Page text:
Monday, May 9, 2011

    Hello, DC Comics...

    Look at your Superman, then back to Thor. Now back to Superman. Now back to Thor. Sadly, Superman isn't Thor, but if you took a lesson from Marvel and gave him interesting villains, he could do as well as Thor.

    Look down. Back up. Where are you? You're at a hugely successful movie premiere with the man your Superman could be if you'd only give him good writers.

    What's in your hand? Back at Thor, he has it. It's a movie with drama and pathos. Look again. The movie is now worth its weight in gold!

    Anything is possible when your Superman is actually super and not an emo boy fighting a real estate plot.

    I'm beating a dead horse.

    (Link) View more Old Spice Sound Clips and Bruce Campbell Sound Clips

    Saturday, May 7, 2011

    Poll Tax

    Voting is over and the results of last week's poll are in. Out of 31 votes:
    • 7 of you voted for Poor Richard's Universe (22%)
    • 11 of you voted for Pellatarrum (35%)
    • 13 of you voted for Curse/Or (41%)
    I'm actually quite surprised at how close Curse/Or and Pellatarrum were. This tells me that it's basically a tie between the two, with only a slight preference for the e-novel.

    All righty then, on with the next poll, entitled "What level of support are you willing to give in order to get more Curse/Or?"  It's assumed that your answers are cumulative, i.e. if you pick option 3 then you already agree with options 1 and 2.

    You will note that I have left off the options of "I am a book publisher willing to give you an advance if you'll sign this contract" and "I am a wealthy lover of fiction who wishes to support you as you write" because, even though I am a writer, there are some things in which even I can't believe.

    Friday, May 6, 2011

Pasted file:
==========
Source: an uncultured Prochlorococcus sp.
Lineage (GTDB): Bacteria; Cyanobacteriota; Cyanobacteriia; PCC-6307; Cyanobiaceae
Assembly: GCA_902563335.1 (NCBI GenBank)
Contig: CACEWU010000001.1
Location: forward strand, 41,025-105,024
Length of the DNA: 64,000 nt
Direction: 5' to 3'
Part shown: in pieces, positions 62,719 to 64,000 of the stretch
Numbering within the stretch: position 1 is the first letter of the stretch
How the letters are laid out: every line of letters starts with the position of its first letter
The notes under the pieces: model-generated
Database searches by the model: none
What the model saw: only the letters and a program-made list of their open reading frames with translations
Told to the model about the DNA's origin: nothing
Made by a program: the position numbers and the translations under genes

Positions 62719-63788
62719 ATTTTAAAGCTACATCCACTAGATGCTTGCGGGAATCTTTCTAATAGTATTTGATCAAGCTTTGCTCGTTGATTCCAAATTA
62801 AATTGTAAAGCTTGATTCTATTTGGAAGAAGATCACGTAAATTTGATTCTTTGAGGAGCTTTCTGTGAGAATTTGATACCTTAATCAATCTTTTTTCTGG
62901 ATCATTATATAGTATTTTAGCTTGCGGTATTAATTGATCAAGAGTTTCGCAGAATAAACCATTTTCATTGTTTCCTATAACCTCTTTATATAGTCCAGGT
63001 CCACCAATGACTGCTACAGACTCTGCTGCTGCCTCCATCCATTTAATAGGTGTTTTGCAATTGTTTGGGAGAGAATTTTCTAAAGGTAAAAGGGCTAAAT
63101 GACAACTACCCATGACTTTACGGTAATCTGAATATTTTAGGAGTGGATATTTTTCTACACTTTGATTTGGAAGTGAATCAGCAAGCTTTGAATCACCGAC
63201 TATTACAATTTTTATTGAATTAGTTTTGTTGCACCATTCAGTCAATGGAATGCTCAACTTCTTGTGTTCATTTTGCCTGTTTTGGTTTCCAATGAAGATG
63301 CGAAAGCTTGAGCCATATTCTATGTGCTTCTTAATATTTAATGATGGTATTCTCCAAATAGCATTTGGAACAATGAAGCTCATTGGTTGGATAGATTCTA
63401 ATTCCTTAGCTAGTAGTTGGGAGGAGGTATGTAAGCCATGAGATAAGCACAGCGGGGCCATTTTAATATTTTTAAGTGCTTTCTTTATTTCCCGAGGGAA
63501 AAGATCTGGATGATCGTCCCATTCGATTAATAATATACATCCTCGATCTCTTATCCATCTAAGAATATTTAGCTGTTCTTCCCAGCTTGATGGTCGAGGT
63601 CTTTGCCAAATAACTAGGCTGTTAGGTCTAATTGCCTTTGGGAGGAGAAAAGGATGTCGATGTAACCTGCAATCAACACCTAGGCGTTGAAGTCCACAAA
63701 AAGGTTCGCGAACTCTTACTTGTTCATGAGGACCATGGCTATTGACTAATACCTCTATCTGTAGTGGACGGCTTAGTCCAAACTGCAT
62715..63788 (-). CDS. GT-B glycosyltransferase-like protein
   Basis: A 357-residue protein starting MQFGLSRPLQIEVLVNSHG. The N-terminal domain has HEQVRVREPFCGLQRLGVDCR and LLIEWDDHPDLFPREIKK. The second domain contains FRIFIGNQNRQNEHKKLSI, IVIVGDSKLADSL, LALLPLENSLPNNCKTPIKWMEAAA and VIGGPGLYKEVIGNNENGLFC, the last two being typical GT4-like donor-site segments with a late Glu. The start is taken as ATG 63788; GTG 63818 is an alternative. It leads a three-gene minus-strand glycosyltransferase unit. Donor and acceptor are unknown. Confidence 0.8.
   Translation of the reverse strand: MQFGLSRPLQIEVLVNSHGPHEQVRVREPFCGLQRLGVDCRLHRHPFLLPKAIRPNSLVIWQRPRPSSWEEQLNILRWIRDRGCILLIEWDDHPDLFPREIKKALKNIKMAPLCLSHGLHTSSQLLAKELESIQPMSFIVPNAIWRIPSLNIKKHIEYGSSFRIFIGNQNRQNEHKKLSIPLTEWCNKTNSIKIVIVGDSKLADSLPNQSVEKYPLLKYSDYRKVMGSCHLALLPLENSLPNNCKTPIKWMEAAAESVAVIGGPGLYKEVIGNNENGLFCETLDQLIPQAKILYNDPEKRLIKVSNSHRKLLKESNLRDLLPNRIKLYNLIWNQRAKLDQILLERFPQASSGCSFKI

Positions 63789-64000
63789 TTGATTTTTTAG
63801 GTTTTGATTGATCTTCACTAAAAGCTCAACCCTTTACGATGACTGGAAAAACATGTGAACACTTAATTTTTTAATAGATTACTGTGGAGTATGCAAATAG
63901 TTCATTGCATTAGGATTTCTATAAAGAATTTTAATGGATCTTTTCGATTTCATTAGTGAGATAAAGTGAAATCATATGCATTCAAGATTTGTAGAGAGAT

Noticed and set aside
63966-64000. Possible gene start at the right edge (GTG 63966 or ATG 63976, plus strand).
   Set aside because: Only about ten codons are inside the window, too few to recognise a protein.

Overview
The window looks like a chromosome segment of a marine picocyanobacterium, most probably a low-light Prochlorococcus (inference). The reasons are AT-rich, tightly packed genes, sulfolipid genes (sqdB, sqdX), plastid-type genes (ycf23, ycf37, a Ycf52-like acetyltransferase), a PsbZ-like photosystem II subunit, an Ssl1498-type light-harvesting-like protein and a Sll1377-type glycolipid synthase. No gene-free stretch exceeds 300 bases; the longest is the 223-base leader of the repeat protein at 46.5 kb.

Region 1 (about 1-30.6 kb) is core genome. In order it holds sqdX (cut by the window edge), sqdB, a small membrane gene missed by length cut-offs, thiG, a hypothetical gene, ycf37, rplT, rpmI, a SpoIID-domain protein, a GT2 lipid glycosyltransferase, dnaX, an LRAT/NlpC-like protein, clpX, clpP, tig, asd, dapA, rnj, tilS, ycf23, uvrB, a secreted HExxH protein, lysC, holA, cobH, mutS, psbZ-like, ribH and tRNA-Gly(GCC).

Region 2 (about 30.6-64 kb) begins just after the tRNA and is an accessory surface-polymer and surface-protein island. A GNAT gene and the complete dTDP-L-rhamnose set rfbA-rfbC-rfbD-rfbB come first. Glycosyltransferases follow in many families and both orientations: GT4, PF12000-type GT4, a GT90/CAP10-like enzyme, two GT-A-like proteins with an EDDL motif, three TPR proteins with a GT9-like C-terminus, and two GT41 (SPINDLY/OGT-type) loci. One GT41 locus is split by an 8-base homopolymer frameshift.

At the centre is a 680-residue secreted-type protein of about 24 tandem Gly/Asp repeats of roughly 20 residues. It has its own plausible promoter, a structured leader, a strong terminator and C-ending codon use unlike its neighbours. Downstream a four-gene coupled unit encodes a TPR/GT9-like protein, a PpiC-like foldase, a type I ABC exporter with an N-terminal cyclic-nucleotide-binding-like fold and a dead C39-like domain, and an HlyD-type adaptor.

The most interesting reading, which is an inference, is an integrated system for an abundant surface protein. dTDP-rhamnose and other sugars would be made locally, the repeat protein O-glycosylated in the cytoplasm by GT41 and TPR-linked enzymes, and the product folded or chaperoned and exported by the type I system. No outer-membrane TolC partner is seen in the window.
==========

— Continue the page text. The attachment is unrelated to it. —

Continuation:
Z Kit: The Crovel

    It's been a long time since I did a Z Kit, and as May is Zombie Awareness Month it's the perfect time to restart this semi-regular series. Kicking us off is a tool that looks more likely to appear in Left 4 Dead 3 than in real life.

    Behold the Crovel!
    Crowbar + Shovel + Asskicking = Awesome

    I don't know about you folks, but as far as I'm concerned the only way the Crovel could be any more exciting would be if they managed to attach Batman to it. In fact, it is an article of faith for me that Batman has one of these in the Batmobile's trunk. 

    Weighing it at 5.5 pounds, this beast is more than just a shovel and a crowbar. So, so much more. According to this graphic, you can use it as:
     
     
    • axe
    • crowbar
    • shovel
    • hoe (no you are!)
    • hammer
    • nail puller
    • knife
    • cleaver
    • saw
    • machete
    • bottle opener
    • grappling hook
    • chair


    Plus there's  15 feet of paracord wrapped around the handle, so if you wanted, you could whirl it over your head and have a 15 foot-long Flail of Doooooooom. Not only could you cut off multiple zombie heads at range, you'd also terrify the crap out of human opponents who would take one look at you and question your sanity.

    There are, however, drawbacks to the Crovel. It's not small -- 19 inches when folded -- and at $85 it's freaking expensive. On the other hand, it does save both space and weight when compared to the tools that do what it does.

    But let's be frank. The real reason people will get this is because it's awesomely scary-looking. It probably also serves as a penis extension, which is a good thing since I imagine it's frighteningly easy to cut your bits off when using its sharpened edges as a chair.